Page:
Dede Gotthelf has spent more than a few decades personally seeing to the desires, wants, needs and comfort of guests as the owner of the beautiful Southampton Inn, located in Southampton, NY. Well-known and well-respected among her peers and those in the hospitality and business communities, Gotthelf is the “go to” lady who has always graciously given her time, attention and resources to a myriad of local causes and worthy charities.
Gothelf reveals that she “Grew up (sort of) in NYC, graduated from The Brearley School, then Williams College with a partial MBA from NYU (which I dropped because I was being sent, by Chase Manhattan, to Malaysia during final exam month!), and presently resides in both a historic brownstone in Harlem and home in East Quogue.”
This dynamo “go to” lady is not only an astute and successful businesswoman, but an artist as well. As a classically trained pianist and award-winning artist, she combines both practical and artistic sensibilities seamlessly into her involvement and support of the Southampton Cultural Center, the Southampton Historical Museum, the Rising Star Piano Recitals, and many others.
With a career spanning real estate development and financial consulting, Gotthelf has been operating the Southampton Inn since 1998. Built in 1973, the Inn is located in the heart of Southampton Village on five acres, offering guests recently renovated divine luxury accommodations in 90 well-appointed rooms, (14 of which are pet-friendly!), the Inn also includes a heated 50-foot outdoor pool, all-weather tennis court, ballroom, and private gardens, so if that isn’t enough to keep you happy and entertained there is also a shuffleboard court, ping pong table, green spaces for croquet, volleyball, or badminton, as well as a game room.
Not sated yet? Well, as they say in Gotthelf’s prior real estate career – location, location, location – the Inn is truly just steps from the local Southampton movie theatre, and the many fine dining and casual restaurants, designer boutiques, art galleries, parks, and museums located in the Village of Southampton, and if you are craving sand and surf, the famous Coopers Beach is just a few miles away. If you don’t feel like taking a casual stroll, Southampton Inn offers bicycles too!
Gotthelf was recognized in 2012 with the distinction of CFO of the Year by Long Island Business News, with an award for outstanding fiscal leadership and asset management for her professional commitment and community involvement. Additionally, she founded “It Takes A Village,” which focuses on numerous small businesses operating on the East End to combine efforts for a greater impact on tourism.
Catching up with this busy lady, Gotthelf relayed to Hamptons.com some thoughts as to what “her” Hamptons encompasses:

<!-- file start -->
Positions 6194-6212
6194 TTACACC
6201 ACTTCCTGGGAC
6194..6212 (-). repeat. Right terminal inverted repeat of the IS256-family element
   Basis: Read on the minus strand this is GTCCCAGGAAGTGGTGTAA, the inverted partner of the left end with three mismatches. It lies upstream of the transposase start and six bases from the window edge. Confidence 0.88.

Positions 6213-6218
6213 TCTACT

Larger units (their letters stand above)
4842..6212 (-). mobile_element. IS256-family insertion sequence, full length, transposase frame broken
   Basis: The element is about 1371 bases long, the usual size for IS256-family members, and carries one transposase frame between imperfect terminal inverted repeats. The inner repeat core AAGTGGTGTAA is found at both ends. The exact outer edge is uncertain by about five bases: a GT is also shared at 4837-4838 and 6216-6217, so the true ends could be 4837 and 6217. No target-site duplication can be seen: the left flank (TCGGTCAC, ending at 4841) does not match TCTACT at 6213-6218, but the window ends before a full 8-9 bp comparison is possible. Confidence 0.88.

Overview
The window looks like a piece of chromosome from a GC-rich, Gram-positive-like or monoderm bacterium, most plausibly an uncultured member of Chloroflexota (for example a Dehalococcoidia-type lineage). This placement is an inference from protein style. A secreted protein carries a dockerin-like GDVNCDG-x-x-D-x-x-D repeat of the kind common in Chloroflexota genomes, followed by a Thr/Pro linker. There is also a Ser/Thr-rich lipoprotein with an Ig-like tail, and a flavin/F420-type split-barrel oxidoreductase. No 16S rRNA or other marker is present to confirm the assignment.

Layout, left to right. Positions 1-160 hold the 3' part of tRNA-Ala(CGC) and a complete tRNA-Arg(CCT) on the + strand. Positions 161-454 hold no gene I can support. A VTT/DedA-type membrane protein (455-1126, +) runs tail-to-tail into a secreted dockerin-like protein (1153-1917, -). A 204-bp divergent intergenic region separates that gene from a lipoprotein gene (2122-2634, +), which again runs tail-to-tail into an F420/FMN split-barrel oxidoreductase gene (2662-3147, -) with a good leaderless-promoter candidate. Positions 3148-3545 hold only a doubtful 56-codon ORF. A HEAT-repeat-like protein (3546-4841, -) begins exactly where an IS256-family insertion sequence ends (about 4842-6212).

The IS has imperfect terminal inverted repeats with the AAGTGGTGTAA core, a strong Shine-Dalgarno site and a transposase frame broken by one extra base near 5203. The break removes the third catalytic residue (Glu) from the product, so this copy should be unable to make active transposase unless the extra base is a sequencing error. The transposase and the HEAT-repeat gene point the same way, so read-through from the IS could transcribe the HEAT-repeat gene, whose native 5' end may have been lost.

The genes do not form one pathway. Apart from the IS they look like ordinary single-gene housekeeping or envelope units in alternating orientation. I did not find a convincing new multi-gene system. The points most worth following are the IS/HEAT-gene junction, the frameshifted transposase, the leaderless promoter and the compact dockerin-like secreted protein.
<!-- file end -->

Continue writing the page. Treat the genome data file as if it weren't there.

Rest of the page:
Congratulations on such a successful and long-standing commitment to visitors (and residents too) with all that Southampton Inn has offered these many years. Why did you decide to purchase and then run an Inn?
DG: A local realtor was having difficulty putting together a sales package on the Inn (in 1997) and asked me to assist in analyzing the numbers. I completed the offering packet for him, my youngest son was then accepted to kindergarten, so I called the broker back and said, “I’ll buy it.” I only decided to “run” the Inn (or as some say, have the Inn run me…) in 2003 when our institutional lender required that I personally take the reigns, set up a management company, and oversee operations.
Southampton Inn has been referred to as a “boutique” inn. What is your definition of that term?
DG: Boutique to me means an individual, creative, smaller in scale, personally attentive place that is different from the chains, flags and franchises; that truly connects to the location and community rather than to a set of somewhat homogenous national (or international) sameness.
Hearing some fantastic tasty nuggets about the new Cafe Klyde…how taunting an undertaking was it to open a new restaurant (2016) as part of the Inn in these difficult economic times? Can you tell us a bit about the restaurant such as menu specialties?
DG: We will continue to serve the “best” breakfasts and provide catering services for corporate meetings, social events such as weddings, family reunions, birthday parties as we have for 20 years. We will not be “Klyde” anymore as a company with a trademark in Idaho objects. (Even though that is the name of the Inn house cat and in no way was meant to steal business from an Idaho trademark), and we have already started looking for the chef and concept for 2017 on our annual pop-up food outlets. What will we be next year?
Tell us a bit more about “It Takes A Village” and your involvement. Does the organization work directly with the Hamptons Visitor Council as well?